Toward providing the labour, Lumino claims to be the first cannabis agency in Europe if others have also staked the space out, including Handpicked Jobs – a cannabis-specific recruitment platform connecting industry pioneers with “exceptional talent… at the dawn of an immense new global cannabis industry.”

Created by entrepreneur George Vincent, Handpicked Jobs hopes to become the “U.K.’s go-to recruitment platform for cannabis-specific jobs,” and claims over 15,000 candidates signing up already – suggesting that the cannabis industry may still be a buyer’s market in terms of recruitment. Other forays into the recruitment sector include Blume (which in 2019 claimed to be Europe’s first “cannabis recruitment agency aligning talent within the legal cannabis industry”), Cannalist’s European cannabis jobs board, and Businesscann, which last month launched a  jobs portal for the European cannabis industry, claiming to be “the ideal destination for businesses looking for new staff… [and to] those looking to join one of the planet’s fastest-growing industries”.

The specifics of the cannabis jobs market make recruitment strategies critical. Sectors where cannabis could draw from include biotech, agritech, IT, marketing, quality control, laboratory technicians, jobs in cultivation, and much more. As the market develops it could also fold in jobs in retail and hospitality – a phenomenon that has already been observed in the U.S., as part of the move from undervalued jobs in retail to more quality-of-life employment – sometimes characterised as ‘the Great Resignation’ – which has seen a boost to the cannabis industry by adding over 77,000 jobs across the sector, spanning minimum-wage positions to six-figure salaries. Young and mobile, workers in the rapidly maturing industry can move up the ladder in a shorter time frame than in more established industries.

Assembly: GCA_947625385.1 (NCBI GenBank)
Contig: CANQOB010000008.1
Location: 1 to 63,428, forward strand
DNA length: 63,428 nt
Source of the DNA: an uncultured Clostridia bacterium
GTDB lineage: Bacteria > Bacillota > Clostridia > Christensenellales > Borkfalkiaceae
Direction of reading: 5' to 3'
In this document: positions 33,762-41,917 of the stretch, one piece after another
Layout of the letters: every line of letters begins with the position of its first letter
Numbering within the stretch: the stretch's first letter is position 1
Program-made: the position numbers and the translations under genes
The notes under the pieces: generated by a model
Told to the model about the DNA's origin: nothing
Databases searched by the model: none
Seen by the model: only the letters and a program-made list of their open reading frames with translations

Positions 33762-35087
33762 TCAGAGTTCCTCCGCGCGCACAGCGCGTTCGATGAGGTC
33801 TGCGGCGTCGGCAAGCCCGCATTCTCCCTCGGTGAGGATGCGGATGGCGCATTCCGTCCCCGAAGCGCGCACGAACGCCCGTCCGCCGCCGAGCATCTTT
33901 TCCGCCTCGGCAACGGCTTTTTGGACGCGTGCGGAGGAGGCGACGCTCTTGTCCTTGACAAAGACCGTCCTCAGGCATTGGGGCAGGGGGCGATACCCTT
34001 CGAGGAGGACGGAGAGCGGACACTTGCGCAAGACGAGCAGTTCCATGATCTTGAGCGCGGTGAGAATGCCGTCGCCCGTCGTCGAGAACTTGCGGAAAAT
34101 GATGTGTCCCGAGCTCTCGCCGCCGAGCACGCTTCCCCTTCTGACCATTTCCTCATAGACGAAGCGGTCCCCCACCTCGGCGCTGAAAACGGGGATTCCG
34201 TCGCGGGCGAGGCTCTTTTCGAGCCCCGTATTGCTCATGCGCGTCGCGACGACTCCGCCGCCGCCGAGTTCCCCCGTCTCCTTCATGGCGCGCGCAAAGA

In the U.S. there’s also a maturing sector of cannabis courses, with some in established universities as well as among start-ups. Some like the Colorado-based Clover Leaf University, have existed for over a decade; it also offers workshops in another 10 U.S. cities.

In Europe the training and course market is much less developed. Still, the Cannabis Training University, claiming to be ”the world’s leading online cannabis college”, has specialist portals for European countries including Germany and the Netherlands.

Given that the training side is sure to grow, and  a skills shortage remains in the European industry, North Americans are being recruited in the European market over and above local workers. For some, that raises the issue of safeguarding. This brings safeguarding to the fore.

David Cooper of the Economic Policy Institute think tank told The Washington Post that “there is an urgency to establish guardrails now, for well-paying, middle-class jobs before cannabis is legalized federally and really takes off. Otherwise, these jobs could quickly start to look like existing retail and agriculture jobs, which are oftentimes the worst jobs in the economy.” Workers’ rights groups in the established North American cannabis industry are now calling for greater unionization, claiming that it is at a critical time in the industry to establish protections.

As the cannabis industry moves forward into a year full of hope, its foundations should be as solid as possible, so it can attract the talent it sorely needs.

New Frontier Data does not endorse any of the organisations cited in the article.